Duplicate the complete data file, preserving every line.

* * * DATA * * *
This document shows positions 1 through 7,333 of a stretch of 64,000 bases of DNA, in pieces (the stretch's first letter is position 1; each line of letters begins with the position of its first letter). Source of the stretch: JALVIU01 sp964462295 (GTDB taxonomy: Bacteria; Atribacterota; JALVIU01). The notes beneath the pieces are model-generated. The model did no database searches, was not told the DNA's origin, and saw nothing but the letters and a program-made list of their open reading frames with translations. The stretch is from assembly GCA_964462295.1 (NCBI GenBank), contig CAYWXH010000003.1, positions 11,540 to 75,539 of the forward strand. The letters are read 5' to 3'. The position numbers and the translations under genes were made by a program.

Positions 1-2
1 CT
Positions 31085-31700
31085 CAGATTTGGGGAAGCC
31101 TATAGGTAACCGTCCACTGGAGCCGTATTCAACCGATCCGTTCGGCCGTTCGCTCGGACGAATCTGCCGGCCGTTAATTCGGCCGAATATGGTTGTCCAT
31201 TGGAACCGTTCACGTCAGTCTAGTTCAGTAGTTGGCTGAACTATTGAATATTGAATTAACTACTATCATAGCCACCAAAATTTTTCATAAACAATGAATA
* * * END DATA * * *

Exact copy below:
This document shows positions 1 through 7,333 of a stretch of 64,000 bases of DNA, in pieces (the stretch's first letter is position 1; each line of letters begins with the position of its first letter). Source of the stretch: JALVIU01 sp964462295 (GTDB taxonomy: Bacteria; Atribacterota; JALVIU01). The notes beneath the pieces are model-generated. The model did no database searches, was not told the DNA's origin, and saw nothing but the letters and a program-made list of their open reading frames with translations. The stretch is from assembly GCA_964462295.1 (NCBI GenBank), contig CAYWXH010000003.1, positions 11,540 to 75,539 of the forward strand. The letters are read 5' to 3'. The position numbers and the translations under genes were made by a program.

Positions 1-2
1 CT
Positions 31085-31700
31085 CAGATTTGGGGAAGCC
31101 TATAGGTAACCGTCCACTGGAGCCGTATTCAACCGATCCGTTCGGCCGTTCGCTCGGACGAATCTGCCGGCCGTTAATTCGGCCGAATATGGTTGTCCAT
31201 TGGAACCGTTCACGTCAGTCTAGTTCAGTAGTTGGCTGAACTATTGAATATTGAATTAACTACTATCATAGCCACCAAAATTTTTCATAAACAATGAATA